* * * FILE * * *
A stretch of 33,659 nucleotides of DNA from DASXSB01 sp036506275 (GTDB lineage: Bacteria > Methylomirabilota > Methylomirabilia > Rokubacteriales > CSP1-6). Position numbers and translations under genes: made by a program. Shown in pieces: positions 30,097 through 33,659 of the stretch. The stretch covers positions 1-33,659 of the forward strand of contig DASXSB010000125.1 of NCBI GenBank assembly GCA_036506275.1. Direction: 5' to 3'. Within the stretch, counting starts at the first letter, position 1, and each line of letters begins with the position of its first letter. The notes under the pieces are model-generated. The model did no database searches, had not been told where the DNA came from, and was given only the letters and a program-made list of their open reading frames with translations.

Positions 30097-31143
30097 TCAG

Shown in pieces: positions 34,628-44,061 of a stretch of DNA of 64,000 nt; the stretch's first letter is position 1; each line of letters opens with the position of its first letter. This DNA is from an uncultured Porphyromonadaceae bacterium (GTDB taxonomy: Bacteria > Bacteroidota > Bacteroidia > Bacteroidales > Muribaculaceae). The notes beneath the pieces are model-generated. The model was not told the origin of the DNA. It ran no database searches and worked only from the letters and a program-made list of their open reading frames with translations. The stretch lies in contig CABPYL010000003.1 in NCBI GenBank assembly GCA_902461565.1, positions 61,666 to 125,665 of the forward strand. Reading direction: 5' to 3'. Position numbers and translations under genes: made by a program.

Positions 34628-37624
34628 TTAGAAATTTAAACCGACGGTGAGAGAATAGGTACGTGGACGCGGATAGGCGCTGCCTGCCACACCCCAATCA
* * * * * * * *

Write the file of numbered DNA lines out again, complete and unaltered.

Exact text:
A stretch of 33,659 nucleotides of DNA from DASXSB01 sp036506275 (GTDB lineage: Bacteria > Methylomirabilota > Methylomirabilia > Rokubacteriales > CSP1-6). Position numbers and translations under genes: made by a program. Shown in pieces: positions 30,097 through 33,659 of the stretch. The stretch covers positions 1-33,659 of the forward strand of contig DASXSB010000125.1 of NCBI GenBank assembly GCA_036506275.1. Direction: 5' to 3'. Within the stretch, counting starts at the first letter, position 1, and each line of letters begins with the position of its first letter. The notes under the pieces are model-generated. The model did no database searches, had not been told where the DNA came from, and was given only the letters and a program-made list of their open reading frames with translations.

Positions 30097-31143
30097 TCAG

Shown in pieces: positions 34,628-44,061 of a stretch of DNA of 64,000 nt; the stretch's first letter is position 1; each line of letters opens with the position of its first letter. This DNA is from an uncultured Porphyromonadaceae bacterium (GTDB taxonomy: Bacteria > Bacteroidota > Bacteroidia > Bacteroidales > Muribaculaceae). The notes beneath the pieces are model-generated. The model was not told the origin of the DNA. It ran no database searches and worked only from the letters and a program-made list of their open reading frames with translations. The stretch lies in contig CABPYL010000003.1 in NCBI GenBank assembly GCA_902461565.1, positions 61,666 to 125,665 of the forward strand. Reading direction: 5' to 3'. Position numbers and translations under genes: made by a program.

Positions 34628-37624
34628 TTAGAAATTTAAACCGACGGTGAGAGAATAGGTACGTGGACGCGGATAGGCGCTGCCTGCCACACCCCAATCA